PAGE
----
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Top Justice Department Officials Were Told There Were “No Credible Threats” Hours Before The Capitol Riot

Other emails obtained by BuzzFeed News show how the DOJ strategized about public messaging leading up to Jan. 6.

Posted on November 19, 2021, at 5:02 p.m. ET

Kent Nishimura / Los Angeles Times via Getty Images

Trump supporters gather at the Capitol on Jan. 6 in Washington, DC.

WASHINGTON — On Jan. 6 at 10:43 a.m., three top Justice Department officials received an email with an update on a briefing that morning from the counterterrorism section.

“There are no credible threats as of the 10:00 brief,” a person from the National Security Division whose name is redacted wrote to Richard Donoghue, the acting deputy attorney general; Michael Sherwin, the acting US attorney in Washington; and John Moran, chief of staff to Jeffrey Rosen, the acting attorney general.

By that time, thousands of people had gathered near the White House for a “Stop the Steal” rally. Former president Donald Trump’s supporters had been openly threatening violence online for weeks. The subsequent prosecution of hundreds of people charged with assaulting the Capitol — an attack that unfolded roughly two hours after the 10:43 a.m. email was sent — revealed that a number of them came armed. The night before, an as-yet-unidentified person had placed two pipe bombs at the headquarters of the Republican National Committee and the Democratic National Committee; those devices would be discovered a few hours after the email was sent.

The email was part of a cache of documents obtained by BuzzFeed News through a Freedom of Information Act lawsuit that fills in more of the timeline of what was going on internally at the Justice Department before, during, and after the Capitol riot. The FBI afterward characterized the attack on the Capitol as an act of domestic terrorism, but the message from that morning showed that counterterrorism officials didn’t consider there to be a threat hours before.

In the immediate aftermath of the Capitol insurrection, BuzzFeed News filed dozens of FOIA requests with multiple government agencies, including the DOJ, in an effort to obtain a wide range of documents that would show how top officials planned for the protests and their response to the violence that ensued. The news organization subsequently filed lawsuits for the records when the agencies indicated they would be unable to respond to the requests in a timely manner.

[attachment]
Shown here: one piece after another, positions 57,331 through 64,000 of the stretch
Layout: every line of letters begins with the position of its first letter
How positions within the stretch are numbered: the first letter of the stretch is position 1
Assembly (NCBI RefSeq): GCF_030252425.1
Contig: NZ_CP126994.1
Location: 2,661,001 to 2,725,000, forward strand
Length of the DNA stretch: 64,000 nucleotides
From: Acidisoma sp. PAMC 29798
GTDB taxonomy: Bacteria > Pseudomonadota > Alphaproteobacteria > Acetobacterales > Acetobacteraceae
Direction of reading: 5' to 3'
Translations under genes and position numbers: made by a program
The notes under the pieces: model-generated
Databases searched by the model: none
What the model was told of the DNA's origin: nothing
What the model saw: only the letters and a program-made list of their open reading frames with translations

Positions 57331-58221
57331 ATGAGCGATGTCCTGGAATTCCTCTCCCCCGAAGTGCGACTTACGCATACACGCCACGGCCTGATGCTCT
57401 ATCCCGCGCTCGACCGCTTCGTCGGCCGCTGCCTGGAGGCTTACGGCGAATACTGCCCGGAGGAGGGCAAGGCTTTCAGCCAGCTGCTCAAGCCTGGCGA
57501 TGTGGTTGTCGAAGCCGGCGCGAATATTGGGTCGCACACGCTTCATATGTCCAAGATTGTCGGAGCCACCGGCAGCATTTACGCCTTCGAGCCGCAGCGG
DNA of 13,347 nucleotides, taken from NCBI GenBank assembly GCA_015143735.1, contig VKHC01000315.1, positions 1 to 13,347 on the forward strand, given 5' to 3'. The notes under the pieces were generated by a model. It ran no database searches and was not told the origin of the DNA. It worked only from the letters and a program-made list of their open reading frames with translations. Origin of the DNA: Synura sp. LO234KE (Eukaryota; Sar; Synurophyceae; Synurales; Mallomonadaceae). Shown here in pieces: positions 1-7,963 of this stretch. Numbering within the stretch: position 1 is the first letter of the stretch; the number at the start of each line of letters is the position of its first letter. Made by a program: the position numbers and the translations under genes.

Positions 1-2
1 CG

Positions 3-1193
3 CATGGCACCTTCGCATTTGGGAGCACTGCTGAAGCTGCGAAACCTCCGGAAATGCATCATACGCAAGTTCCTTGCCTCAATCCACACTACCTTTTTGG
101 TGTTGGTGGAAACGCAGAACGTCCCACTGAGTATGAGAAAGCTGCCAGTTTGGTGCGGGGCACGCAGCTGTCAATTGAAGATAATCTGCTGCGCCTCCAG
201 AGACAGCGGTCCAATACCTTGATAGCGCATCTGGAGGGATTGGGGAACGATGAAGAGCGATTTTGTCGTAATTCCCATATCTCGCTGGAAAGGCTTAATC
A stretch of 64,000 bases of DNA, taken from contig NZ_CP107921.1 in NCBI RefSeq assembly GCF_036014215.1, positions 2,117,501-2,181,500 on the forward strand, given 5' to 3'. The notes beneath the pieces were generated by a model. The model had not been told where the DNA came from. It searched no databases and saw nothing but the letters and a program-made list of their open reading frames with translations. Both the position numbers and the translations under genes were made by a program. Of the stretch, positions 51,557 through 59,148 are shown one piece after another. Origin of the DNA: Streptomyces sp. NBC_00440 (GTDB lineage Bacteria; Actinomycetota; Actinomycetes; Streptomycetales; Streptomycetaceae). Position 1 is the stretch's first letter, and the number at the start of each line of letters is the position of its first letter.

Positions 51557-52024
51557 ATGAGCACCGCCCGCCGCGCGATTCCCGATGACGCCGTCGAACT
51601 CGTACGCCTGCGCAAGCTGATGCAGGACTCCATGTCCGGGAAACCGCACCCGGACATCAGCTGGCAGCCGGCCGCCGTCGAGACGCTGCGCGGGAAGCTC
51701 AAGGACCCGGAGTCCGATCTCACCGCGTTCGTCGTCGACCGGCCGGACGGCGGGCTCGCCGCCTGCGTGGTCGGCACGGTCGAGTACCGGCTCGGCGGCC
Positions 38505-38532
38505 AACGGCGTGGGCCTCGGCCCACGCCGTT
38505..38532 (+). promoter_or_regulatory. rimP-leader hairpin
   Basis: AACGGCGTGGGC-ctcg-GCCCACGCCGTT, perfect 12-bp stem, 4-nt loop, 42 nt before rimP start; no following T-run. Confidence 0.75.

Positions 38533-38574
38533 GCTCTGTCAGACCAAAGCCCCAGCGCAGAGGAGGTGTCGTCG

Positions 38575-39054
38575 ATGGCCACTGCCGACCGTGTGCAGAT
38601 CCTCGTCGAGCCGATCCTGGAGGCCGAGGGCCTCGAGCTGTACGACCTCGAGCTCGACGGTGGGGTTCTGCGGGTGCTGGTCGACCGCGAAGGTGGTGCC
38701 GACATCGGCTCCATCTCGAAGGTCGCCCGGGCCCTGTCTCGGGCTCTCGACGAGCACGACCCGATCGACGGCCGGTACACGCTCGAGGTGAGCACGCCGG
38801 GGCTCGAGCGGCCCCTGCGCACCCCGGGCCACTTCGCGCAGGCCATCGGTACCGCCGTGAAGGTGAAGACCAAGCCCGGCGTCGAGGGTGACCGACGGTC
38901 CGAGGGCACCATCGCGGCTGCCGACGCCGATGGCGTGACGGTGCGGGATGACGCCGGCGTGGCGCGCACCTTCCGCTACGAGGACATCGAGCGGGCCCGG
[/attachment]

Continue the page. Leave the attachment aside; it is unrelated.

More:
The latest 106-page collection is heavily redacted. The government withheld vast swaths of information citing privacy, ongoing law enforcement investigations, law enforcement techniques and procedures, and the physical safety of informants. The Justice Department will continue to release records about the insurrection to BuzzFeed News on a rolling, monthly basis.

A Senate report released in June about the attack noted that the FBI and the Department of Homeland Security hadn’t considered threats of violence posted online by Trump’s supporters leading up to Jan. 6 to be credible. Senate investigators also found that an FBI situational information report dated Jan. 5 prepared by the bureau’s Norfolk, Virginia, office warning about potential violence was circulated among law enforcement agencies, but didn’t appear to get much attention internally.

The new documents show that a week after the attack, officials at the highest levels of the Justice Department were sharing copies of the five-page Norfolk report. The Washington Post published an article about the document on Jan. 12; one of the lead reporters tweeted a link to it at 12:16 p.m. At 2:40 p.m. an FBI official whose name was redacted emailed a copy of the report to a DOJ public affairs official. That message was forwarded to Donoghue, and Donoghue, who also received a separate email with a copy of the report, sent it to Rosen.

The documents also included messages that senior DOJ officials exchanged in the two days leading up to Jan. 6. These emails reflected a sensitivity around the public optics of any federal officer deployment in Washington and what, if anything, Rosen should say in advance of the expected demonstrations.